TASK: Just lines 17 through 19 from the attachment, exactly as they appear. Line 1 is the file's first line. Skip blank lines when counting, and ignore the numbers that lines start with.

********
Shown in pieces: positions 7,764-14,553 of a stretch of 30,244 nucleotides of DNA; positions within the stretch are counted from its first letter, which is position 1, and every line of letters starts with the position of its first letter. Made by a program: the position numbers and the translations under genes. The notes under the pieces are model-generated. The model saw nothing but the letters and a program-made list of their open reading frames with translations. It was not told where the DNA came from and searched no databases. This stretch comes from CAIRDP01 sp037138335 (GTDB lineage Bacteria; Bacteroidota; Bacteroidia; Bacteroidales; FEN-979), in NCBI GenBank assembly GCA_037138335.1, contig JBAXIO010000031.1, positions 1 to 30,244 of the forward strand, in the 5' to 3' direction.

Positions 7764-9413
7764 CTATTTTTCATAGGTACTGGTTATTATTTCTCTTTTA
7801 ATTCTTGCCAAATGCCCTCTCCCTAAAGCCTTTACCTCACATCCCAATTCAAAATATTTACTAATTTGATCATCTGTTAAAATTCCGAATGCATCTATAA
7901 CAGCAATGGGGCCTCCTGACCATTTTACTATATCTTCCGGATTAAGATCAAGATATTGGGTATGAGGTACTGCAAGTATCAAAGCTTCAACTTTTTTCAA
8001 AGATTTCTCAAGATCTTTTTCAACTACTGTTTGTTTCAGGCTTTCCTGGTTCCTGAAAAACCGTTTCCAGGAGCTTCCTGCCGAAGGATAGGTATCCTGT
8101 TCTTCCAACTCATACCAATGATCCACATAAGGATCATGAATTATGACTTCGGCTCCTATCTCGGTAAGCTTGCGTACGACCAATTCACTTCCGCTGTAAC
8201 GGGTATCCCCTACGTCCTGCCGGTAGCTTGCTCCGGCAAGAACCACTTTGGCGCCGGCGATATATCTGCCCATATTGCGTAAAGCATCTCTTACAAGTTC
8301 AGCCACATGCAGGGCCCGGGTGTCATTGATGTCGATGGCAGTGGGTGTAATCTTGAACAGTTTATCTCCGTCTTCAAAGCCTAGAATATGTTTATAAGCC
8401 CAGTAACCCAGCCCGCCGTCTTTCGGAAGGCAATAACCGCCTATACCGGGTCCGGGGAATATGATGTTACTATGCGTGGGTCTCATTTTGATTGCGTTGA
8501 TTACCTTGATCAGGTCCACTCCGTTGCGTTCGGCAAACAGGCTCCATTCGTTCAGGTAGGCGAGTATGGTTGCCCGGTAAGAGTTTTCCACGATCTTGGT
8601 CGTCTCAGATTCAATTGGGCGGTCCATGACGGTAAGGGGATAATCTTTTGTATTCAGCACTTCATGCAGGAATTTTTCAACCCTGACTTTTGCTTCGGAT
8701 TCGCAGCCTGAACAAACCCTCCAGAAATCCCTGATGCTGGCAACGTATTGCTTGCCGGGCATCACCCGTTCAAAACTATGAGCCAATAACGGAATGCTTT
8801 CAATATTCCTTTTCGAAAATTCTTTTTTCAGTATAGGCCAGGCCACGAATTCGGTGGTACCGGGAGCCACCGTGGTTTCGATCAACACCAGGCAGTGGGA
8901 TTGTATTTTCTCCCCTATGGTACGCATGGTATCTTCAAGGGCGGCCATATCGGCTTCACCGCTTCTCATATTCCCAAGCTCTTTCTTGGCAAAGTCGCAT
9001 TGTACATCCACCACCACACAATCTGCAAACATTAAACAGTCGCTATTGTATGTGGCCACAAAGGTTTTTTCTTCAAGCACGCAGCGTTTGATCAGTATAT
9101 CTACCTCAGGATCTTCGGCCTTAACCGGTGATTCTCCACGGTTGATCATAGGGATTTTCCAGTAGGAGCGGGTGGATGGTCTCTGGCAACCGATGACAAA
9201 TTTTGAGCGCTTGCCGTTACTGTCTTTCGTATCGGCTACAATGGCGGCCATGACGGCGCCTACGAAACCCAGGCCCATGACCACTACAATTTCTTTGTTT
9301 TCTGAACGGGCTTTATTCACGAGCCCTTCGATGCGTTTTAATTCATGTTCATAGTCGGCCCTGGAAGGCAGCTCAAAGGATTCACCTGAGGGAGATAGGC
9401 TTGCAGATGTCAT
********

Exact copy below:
9101 CTACCTCAGGATCTTCGGCCTTAACCGGTGATTCTCCACGGTTGATCATAGGGATTTTCCAGTAGGAGCGGGTGGATGGTCTCTGGCAACCGATGACAAA
9201 TTTTGAGCGCTTGCCGTTACTGTCTTTCGTATCGGCTACAATGGCGGCCATGACGGCGCCTACGAAACCCAGGCCCATGACCACTACAATTTCTTTGTTT
9301 TCTGAACGGGCTTTATTCACGAGCCCTTCGATGCGTTTTAATTCATGTTCATAGTCGGCCCTGGAAGGCAGCTCAAAGGATTCACCTGAGGGAGATAGGC